Includes investigations of the socio-political contexts of theatre over a period of time, from the Greeks to the Middle Ages and beyond, particularly Shakespeare

DFK 220 – Realism and the Construction of Reason

Includes a critical analysis of how ‘realism’ or ‘naturalism’ reflects certain historical perspectives, as well as Third Cinema, nationhood and national film

DFK 310 – Reading Cultural Re-presentation

Presents critical discussions of notions of signification, phenomenology, psychoanalysis, subjectivity and gendered fictions

DFK 320 – Counter Discourses

Stimulates investigations of identity and re-presentation within the contexts of Marxist­ materialism, postcolonialism and postmodernism

SBP 100 – Voice and Movement: Praxis 1

Includes a look at the role of voice and movement in performance-oriented material

SBP 200 – Voice and Movement: Praxis 2

Emphasises developing physical and vocal dynamics in expression and communication during performance

SBP 300 – Voice and Movement: Praxis 3

Includes the application of heightened physicality and vocality in performance

SBT 110 – The Performer: Embodied and Envoiced

Investigates boy-voice-mind integration in performance skills

SBT120 – Text, Interpretation and Performance

SBT 210 – Expression and Embodiment

Includes an investigation and exploration of Laban’s Movement Studies

SBT 253 – Radio as Medium for Fiction

Explores the ways in which radio can be used to deliver fictions

SBT 254 – Radio as Medium for Facts

Critical evaluations of news bulletins and interviews

SBT 310 – Emotive Voice in Performance or Advanced Radio Work

SBT 320 – Anthropology and the Construction of Physical Performances

The use of the body is explored as a dynamic and aesthetic process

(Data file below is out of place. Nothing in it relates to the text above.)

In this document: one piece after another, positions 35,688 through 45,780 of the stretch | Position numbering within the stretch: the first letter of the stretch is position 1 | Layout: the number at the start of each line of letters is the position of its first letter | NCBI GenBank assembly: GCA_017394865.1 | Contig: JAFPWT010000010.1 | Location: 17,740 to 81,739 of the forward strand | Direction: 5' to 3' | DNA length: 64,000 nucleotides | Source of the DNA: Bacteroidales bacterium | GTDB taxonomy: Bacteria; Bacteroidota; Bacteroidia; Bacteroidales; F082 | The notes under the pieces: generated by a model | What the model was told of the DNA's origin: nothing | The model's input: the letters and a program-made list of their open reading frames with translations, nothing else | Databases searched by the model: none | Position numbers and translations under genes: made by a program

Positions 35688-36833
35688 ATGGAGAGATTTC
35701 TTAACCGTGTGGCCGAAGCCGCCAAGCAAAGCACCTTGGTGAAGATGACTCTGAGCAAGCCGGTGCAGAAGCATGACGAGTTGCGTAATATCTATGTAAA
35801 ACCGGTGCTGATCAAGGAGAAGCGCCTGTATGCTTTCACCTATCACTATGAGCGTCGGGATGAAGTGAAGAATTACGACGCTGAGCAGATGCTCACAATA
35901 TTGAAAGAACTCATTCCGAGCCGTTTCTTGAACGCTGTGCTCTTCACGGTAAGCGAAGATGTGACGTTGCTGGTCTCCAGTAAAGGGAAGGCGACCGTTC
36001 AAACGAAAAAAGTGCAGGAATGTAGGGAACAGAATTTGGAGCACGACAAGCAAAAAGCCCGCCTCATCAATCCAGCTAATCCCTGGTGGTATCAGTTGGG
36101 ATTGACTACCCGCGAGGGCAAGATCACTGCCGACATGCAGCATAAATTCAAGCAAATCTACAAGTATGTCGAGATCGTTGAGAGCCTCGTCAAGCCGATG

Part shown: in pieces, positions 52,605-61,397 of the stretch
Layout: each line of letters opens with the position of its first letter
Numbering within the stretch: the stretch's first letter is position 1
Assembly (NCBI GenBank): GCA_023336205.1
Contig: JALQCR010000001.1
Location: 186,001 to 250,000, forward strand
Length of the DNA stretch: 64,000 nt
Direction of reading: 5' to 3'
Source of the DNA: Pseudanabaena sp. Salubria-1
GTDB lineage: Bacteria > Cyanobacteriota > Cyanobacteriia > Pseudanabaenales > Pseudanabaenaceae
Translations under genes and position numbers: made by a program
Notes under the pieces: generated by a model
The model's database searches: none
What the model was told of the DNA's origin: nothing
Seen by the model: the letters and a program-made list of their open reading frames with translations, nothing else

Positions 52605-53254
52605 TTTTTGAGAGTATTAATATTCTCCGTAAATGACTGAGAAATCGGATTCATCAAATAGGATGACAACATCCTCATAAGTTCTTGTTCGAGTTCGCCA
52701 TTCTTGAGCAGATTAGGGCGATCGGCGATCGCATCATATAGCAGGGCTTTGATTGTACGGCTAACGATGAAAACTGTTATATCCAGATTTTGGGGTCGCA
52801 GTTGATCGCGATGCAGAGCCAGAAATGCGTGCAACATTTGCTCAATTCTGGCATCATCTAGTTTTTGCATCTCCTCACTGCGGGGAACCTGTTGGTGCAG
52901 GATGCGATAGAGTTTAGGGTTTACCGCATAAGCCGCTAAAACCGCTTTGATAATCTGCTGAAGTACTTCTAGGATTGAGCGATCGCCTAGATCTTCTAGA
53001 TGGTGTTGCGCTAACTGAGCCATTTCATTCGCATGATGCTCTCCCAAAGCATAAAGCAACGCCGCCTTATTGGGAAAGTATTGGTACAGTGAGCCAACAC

TNP 100 – Theatre Studies: Praxis 100

Introduces basic acting techniques

TNP 200 – Theatre Studies: Praxis 200

Comprised of enactment and embodiment, and performing realism

TNP 300 – Theatre Studies: Praxis 300

Focuses on live performance and techno performance

TNT 110 – Theatre Technology and Constructed Virtual Space

Introduces the vocabulary and technical aspects of theatre management

TNT 120 – The Actor: Text to Performance

Introduces fundamental principles and strategies of role play

TNT 210 – Theatre: Edutainment and Development or Intermediate Design

TNT 220 – Role Play and Ritual: Directing and Performance

Investigates the director’s dynamic position in the process of role play and ritual in a socio-political context

TNT 310 – Funderstanding and Intervention or Advanced Design.

TNT 320 – Performance Arts Management and Cultural Memory

Includes a critical introduction to management principles

NB: In addition to the above, you need to select courses from languages or other open courses at other departments to the value of 24 credits. These subject choices must be made in close collaboration with the programme organisers.

Please note:The University specifies Computer Literacy, Language Proficiency and Research Methodology as compulsory subjects:

CIL 111 (Computer Literacy ), EAG 110 (Study), EOT 110, 120 (Language Proficiency), RES 151 (Introduction to Research Methodology)

Programme organiser: 
Mr Rian Terblanche